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Proceedings Paper

Ophthalmic optical coatings: The real world can be more aggressive than you think
Author(s): Mark Mildebrath; Karl Klemm
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Paper Abstract

Ophthalmic antireflection coatings are not normally considered to be in the same category as other traditional optical coatings with respect to environmental damage. However, as a group, eyeglass lens wearers tend to subject their optical-coated eyewear to a broader and more aggressive range of environmental aggressions than at first imagined. This paper presents the environmental aggressions and, in some detail, the resultant coating defects observed in coated ophthalmic optics. Further, development of test methods for defect replication, to enable product improvements will be discussed. Real-life environments combine thermal, chemical, and mechanical "aggressions" which spectacle lenses are subjected to. These aggressions generate optical coating defects and failure modes involving abrasion, corrosion, and loss of adhesion. In addition, market forces driven by retail customer perceptions lead to product liabilities not normally considered to be of any consequence in traditional optical coating applications.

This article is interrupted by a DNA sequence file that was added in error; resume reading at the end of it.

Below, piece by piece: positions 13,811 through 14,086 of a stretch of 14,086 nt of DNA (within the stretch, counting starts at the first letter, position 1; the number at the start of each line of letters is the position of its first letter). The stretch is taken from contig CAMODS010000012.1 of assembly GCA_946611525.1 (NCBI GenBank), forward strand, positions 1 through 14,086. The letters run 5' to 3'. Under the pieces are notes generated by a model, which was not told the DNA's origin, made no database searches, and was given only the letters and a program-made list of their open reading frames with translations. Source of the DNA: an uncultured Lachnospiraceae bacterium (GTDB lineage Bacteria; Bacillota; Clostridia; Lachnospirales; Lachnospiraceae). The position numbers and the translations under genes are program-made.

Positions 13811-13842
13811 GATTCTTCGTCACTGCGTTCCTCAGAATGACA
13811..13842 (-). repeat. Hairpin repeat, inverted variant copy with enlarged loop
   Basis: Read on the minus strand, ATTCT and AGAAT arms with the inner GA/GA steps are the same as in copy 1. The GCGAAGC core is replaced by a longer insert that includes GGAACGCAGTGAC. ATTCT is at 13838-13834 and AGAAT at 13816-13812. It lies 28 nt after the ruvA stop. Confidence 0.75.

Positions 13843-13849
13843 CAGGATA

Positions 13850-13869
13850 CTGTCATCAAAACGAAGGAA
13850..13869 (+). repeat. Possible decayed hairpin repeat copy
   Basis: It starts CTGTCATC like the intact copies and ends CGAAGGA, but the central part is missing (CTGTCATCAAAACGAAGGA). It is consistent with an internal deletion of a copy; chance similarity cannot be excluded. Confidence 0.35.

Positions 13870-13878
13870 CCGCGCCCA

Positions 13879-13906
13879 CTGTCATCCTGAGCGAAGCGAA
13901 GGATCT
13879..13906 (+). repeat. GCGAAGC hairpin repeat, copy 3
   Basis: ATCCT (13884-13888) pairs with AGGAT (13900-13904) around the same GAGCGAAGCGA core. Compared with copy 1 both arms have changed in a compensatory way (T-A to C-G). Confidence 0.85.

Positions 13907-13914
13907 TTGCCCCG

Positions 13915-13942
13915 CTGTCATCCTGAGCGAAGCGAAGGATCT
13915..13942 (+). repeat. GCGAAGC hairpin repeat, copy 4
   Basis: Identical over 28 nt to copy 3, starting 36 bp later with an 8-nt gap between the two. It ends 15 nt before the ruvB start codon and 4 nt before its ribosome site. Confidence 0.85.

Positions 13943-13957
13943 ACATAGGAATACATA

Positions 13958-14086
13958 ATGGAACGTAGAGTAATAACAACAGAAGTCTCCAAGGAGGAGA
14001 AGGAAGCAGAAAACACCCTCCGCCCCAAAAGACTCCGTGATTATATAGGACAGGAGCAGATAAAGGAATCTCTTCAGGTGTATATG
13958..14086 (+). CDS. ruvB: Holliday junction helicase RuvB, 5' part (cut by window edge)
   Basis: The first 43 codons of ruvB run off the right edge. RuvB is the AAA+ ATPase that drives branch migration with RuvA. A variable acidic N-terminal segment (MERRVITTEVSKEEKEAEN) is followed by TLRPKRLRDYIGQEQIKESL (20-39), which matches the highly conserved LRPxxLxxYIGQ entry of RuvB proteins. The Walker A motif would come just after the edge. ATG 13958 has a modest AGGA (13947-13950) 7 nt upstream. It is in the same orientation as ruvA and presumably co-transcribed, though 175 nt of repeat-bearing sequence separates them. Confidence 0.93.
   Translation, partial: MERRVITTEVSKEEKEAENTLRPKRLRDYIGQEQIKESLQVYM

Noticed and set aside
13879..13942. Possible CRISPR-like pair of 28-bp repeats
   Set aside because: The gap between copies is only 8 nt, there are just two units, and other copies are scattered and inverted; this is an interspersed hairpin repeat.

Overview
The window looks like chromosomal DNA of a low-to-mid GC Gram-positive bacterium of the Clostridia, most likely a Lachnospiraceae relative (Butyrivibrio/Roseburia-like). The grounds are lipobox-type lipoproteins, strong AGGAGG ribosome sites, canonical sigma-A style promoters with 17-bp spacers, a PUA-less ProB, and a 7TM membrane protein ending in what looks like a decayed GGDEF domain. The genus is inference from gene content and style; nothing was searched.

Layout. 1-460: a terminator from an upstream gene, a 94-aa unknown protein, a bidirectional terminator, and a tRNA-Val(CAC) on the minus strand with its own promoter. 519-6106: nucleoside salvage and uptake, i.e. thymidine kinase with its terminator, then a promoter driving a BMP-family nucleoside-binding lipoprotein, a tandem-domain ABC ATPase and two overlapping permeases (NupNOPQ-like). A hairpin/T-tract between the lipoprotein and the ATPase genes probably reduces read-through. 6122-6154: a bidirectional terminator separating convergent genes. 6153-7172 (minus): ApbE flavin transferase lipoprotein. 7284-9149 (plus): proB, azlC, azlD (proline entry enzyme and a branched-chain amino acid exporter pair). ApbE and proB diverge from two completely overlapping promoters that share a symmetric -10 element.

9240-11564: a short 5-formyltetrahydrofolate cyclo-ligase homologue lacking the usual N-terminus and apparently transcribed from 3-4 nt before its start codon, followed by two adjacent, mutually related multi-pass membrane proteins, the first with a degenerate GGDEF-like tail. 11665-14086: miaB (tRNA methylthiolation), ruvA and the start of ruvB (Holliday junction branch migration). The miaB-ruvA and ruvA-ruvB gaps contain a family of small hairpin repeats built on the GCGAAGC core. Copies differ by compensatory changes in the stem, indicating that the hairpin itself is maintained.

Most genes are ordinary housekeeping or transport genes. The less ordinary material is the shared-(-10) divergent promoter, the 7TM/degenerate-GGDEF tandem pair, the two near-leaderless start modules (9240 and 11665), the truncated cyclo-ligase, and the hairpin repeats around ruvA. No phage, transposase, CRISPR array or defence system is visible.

Paper Details

Date Published: 15 January 2007
PDF: 8 pages
Proc. SPIE 6403, Laser-Induced Damage in Optical Materials: 2006, 64030W (15 January 2007); doi: 10.1117/12.695863
Show Author Affiliations
Mark Mildebrath, Essilor (United States)
Karl Klemm, Ocean Optics (United States)


Published in SPIE Proceedings Vol. 6403:
Laser-Induced Damage in Optical Materials: 2006
Gregory J. Exarhos; Arthur H. Guenther; Keith L. Lewis; Detlev Ristau; M. J. Soileau; Christopher J. Stolz, Editor(s)

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